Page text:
The American Government Is Wasteful

How to save billions in health care spending

How to save billions in health care spending

When it comes to health care, the American government has been asleep at the wheel for a long time. If we want to do something about that, it will have to be in many, many different forms.

A recent study published in the journal Perspectives in Health Care found that only 2 percent of U.S. government health care spending was spent on what might be called “clinical” care (which includes everything from preventive medicine to treatments for diseases like cancer), while health care spending accounts for nearly a third of all the country’s economic activity.

This brings up the question of whether government should be spending all its efforts on the kind of “clinical” care that is more costly than it is worth, or on the kinds of care that are worth so much less in the first place that they are wasting our time and money.

There are a number of possibilities for reducing the waste. The most obvious would be a switch to cost-effective care, where the government gets more of the money it needs to buy cheaper care. But that would be too easy. The real issue is whether those dollars should be spent on the care that is most important—the kind of care that will make the biggest difference in terms of preventing death and disability from illnesses like cancer and cardiovascular disease (heart disease), as well as other medical conditions such as diabetes and obesity.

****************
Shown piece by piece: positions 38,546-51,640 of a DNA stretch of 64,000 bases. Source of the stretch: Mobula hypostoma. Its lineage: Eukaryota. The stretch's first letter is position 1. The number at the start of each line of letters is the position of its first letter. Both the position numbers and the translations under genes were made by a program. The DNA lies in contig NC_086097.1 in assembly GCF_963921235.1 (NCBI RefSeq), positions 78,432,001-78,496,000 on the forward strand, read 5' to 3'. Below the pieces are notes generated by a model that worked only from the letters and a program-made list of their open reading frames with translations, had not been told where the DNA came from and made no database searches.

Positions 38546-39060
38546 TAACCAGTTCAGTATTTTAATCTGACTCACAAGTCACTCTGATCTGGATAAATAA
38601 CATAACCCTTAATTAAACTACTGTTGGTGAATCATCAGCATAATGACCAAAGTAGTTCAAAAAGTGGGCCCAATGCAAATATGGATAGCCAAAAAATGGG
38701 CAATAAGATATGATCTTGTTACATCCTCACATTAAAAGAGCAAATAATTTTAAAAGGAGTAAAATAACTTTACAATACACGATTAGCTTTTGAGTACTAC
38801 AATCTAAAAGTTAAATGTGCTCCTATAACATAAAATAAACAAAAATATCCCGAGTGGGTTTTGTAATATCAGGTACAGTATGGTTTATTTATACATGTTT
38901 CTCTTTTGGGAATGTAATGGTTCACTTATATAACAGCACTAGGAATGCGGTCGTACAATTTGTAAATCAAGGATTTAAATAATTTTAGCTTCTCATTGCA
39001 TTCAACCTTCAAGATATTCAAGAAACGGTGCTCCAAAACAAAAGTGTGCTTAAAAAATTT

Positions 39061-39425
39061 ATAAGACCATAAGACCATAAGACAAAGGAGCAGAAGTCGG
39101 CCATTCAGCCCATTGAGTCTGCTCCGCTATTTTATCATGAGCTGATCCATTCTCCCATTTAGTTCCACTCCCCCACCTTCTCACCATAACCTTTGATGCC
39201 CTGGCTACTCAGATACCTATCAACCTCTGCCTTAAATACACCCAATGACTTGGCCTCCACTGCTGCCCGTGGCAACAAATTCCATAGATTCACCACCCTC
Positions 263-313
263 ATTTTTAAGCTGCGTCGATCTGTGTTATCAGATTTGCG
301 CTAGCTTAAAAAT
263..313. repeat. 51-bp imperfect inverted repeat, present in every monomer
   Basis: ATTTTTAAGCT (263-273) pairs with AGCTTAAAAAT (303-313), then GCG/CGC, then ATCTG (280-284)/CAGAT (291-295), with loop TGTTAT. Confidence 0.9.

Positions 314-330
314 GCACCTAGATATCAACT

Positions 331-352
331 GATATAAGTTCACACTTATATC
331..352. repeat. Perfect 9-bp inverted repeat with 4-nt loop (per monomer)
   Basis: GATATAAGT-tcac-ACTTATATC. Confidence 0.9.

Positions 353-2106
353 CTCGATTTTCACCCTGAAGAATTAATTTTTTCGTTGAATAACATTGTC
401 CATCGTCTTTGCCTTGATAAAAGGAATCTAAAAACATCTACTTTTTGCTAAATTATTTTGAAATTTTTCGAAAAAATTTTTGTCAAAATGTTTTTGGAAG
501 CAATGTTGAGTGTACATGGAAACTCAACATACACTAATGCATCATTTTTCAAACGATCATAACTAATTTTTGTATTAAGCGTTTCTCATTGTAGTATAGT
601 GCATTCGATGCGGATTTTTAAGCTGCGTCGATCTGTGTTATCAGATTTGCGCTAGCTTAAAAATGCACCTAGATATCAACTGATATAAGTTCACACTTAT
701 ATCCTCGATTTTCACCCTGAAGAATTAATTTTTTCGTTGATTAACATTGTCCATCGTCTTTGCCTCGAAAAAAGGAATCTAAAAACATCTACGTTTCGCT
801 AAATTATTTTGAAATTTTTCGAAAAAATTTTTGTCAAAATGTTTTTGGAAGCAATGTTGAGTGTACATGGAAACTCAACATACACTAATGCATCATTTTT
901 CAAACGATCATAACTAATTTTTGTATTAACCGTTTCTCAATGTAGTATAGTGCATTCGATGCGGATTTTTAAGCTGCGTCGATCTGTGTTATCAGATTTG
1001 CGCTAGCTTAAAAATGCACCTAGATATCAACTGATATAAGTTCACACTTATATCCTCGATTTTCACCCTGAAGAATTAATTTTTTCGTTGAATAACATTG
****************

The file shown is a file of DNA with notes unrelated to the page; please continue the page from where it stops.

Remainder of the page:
The answer is an easy one once you factor in the facts: They should be spent on treating the causes of those conditions, not just the symptoms.

One way to get there is to spend the money on prevention. The best way to avoid the most serious of these chronic diseases is to lead a healthy life. In fact, it is likely that the cost of premature mortality and disability, as well as the costs of many other chronic illnesses, were not reduced by the widespread adoption of health insurance. In fact, the increase in health care spending over the last thirty years is equal to between one third and two thirds of the increase in health insurance spending over the same period.

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